I raise this to say, that is what centrists and progressives feel about scriptures dealing with homosexuality, that we consider them from a Spirit of Jesus, and understand them in the same light as we do other scriptures that are clear but not interpreted literally.

The General Conference instead adopted a Traditional Plan that says there is but one interpretation, their interpretation. It retains all of our current language in the Discipline on homosexuality and even more. It calls for new, unprecedented levels of punitive action if anyone violates the stands of the church. These include:

• Bishops are held accountable and forced into retirement or leave if they do not hold pastors accountable who conduct same-sex marriages or come out as self-avowed practicing homosexuals.

• Force members of Conference Boards of Ministry to examine candidates to find if they are self-avowed practicing homosexuals which includes scrutinizing their social media posts. Every annual conference will have to certify that their Boards of Ministry have only members on it who are totally compliant. Failure to do so shall result in removal of any funds that go from the general church to that conference. And that conference will not be allowed to use the United Methodist logo of a cross and flame.

• Punish pastors who are found to conduct same-sex marriages. First offense: removal from their church for one year without pay. Second offense: removal from ministry. In other words a father or mother who is a UMC clergy could not conduct the wedding of their gay son or daughter.

• Remove from position a gay clergy person even if they are already married unless that person agrees to change, which I suppose means they get a divorce or agree to be celibate.

Now here is what else we know. The Judicial Council, the equivalent of the Supreme Court in the United Methodist Church, has ruled most of these punitive petitions out of order. They will meet again the week after Easter to make a determination on the decision of the General Conference.

Some traditionalists celebrated this week’s decision as a vindication of American values, but not so fast. A UMNews survey two weeks ago found that less than half of all UM’s, 44%, identify themselves as traditional. And that number goes down each year. Two-thirds of American delegates did not vote for the Traditional Plan. This vote was secured by the international delegates of our central conferences. In places like Africa where one-third of all delegates are represented, they hold very different views on this topic from many in the United States. Most American Methodists wanted a church that welcomes both.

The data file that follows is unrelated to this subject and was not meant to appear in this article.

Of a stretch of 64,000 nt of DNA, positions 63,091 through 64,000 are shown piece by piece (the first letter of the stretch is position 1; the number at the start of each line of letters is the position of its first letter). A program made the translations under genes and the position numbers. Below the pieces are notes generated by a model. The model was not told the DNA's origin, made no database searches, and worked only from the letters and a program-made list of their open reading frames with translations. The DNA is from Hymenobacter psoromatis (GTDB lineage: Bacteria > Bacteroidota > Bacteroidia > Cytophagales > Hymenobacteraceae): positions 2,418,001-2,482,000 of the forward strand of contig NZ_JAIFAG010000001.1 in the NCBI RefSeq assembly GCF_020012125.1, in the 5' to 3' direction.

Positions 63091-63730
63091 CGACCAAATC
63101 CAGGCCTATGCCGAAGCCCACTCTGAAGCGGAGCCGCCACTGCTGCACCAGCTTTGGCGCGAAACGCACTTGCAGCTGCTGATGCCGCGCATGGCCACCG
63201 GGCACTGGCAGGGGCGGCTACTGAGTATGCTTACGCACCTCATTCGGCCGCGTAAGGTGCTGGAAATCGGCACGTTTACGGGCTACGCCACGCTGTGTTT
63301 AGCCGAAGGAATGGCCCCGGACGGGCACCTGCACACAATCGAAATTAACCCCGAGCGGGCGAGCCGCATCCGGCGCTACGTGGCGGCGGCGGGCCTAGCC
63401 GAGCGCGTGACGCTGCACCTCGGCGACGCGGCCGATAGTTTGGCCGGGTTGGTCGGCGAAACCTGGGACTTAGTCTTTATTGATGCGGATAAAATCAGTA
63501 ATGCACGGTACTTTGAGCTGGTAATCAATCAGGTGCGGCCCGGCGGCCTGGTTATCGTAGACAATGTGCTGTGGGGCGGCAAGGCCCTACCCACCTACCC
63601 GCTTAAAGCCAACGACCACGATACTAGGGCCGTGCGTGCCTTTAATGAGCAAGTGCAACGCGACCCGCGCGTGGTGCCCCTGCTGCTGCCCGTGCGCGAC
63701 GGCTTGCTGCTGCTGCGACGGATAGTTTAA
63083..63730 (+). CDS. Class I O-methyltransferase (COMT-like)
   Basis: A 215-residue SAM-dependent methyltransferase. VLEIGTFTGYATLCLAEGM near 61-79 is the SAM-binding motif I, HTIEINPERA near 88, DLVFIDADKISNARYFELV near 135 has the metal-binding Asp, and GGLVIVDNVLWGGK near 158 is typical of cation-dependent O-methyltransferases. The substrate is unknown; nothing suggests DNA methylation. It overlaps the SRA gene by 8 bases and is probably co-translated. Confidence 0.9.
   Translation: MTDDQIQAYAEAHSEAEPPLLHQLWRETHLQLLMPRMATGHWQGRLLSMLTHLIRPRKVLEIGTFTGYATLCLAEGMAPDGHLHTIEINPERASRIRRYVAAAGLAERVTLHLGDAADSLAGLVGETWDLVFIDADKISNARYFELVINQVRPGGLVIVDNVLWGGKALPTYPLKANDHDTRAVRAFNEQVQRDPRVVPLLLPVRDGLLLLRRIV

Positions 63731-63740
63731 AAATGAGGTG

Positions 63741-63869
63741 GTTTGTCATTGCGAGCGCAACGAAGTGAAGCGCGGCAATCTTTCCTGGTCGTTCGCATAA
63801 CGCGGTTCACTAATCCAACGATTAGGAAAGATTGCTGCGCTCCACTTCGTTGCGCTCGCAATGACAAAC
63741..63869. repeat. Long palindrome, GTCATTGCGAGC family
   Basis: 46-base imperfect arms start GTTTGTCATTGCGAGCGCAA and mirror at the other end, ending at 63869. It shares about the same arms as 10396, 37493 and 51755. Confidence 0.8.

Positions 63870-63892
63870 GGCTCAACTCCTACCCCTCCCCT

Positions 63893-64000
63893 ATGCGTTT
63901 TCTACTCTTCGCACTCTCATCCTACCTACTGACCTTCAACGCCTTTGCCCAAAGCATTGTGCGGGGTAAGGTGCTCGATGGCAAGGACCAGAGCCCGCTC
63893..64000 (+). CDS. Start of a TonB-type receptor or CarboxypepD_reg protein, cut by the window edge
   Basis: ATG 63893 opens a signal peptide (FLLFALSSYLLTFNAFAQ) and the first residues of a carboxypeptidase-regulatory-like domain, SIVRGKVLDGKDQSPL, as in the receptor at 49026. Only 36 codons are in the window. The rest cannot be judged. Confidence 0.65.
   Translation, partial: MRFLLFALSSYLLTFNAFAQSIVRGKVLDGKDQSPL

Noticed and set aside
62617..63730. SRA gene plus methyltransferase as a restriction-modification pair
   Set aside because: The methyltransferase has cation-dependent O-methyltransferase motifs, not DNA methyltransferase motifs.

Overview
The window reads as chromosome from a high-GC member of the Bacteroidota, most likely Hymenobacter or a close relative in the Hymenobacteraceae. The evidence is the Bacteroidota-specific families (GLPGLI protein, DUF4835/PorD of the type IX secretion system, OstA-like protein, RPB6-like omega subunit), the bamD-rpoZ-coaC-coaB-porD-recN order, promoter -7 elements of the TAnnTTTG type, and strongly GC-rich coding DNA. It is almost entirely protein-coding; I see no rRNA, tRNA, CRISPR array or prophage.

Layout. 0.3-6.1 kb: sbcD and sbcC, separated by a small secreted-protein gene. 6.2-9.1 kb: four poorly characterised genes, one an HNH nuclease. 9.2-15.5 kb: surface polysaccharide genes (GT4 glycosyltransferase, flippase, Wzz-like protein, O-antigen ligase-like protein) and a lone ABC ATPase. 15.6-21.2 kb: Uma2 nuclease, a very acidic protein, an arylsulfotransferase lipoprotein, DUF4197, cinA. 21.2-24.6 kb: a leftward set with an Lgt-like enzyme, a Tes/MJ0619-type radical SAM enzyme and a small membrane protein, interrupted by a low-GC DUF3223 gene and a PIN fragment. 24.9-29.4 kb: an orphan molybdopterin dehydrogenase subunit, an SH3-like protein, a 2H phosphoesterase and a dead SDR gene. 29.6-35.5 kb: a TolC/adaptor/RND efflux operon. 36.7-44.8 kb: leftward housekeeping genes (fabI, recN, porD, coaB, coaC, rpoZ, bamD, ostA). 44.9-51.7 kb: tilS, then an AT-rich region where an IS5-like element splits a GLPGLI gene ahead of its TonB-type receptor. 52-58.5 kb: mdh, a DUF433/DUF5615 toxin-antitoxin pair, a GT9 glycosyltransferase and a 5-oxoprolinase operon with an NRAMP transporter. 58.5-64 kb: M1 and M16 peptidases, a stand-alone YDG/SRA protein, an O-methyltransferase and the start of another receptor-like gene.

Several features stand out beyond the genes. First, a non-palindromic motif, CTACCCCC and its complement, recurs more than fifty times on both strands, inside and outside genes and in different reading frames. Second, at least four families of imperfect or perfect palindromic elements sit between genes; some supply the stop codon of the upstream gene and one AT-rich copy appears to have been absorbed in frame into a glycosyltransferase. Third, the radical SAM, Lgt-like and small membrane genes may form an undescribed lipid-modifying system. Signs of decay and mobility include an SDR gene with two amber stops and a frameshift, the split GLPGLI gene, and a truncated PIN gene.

Ken Carter and I were colleagues back in NC. He is now the president of the Council of Bishops and summed up this reality well: “We are a global church. That is a great gift in that God blesses us with diversity and the gospel is lived and shared across cultures. This is a great challenge in that we have different understandings of the LGBTQ community and, indeed, the LGBTQ persons in our own churches.”

My deep concern is that the plan passed at General Conference takes our church in the direction of a police state. This is not who we are as United Methodists, and it is not where the majority of our churches are. So something else you should know is I have asked our finance office to hold all apportionment giving to the greater church at this time. The reason for this is the international vote is being manipulated by traditional organizations inside the United States. 70% of the funding of the entire denomination comes from the US churches. Therefore if central conference churches are dictating the policies of congregations in the US, I believe we should pause on our giving to give our finance committee and Governing Board time to discern exactly the right and best way to support the church that does not conflict with our values and beliefs. We are not making a permanent decision, just a pause for now.

One final thing we know is how hurtful this is to our LGBTQ community. I thought a friend of mine summed it up well the other day. These conferences continue to wound and hurt LGBTQ people, people who do not want to be an issue or a problem to be solved. They just want to be members of the body of Christ like anyone else. So I have asked two members of St. Luke’s to share with us today about their experience of St. Luke’s and the General Conference’s action…(Lori Ball and Lisa Hicks)

What We Do Not Know

So quickly let’s talk about what we don’t know. There are really more questions than answers from General Conference. We don’t know what the ruling of the Judicial Council will mean. There has even been talk of churches in the traditional camp leaving the denomination. While they won the vote, if they don’t have the power to punish and hold accountable they may want to leave anyway.

I had a brief conversation yesterday with Adam Hamilton, pastor of Church of the Resurrection UMC in Kansas City. He said there are three conversations happening: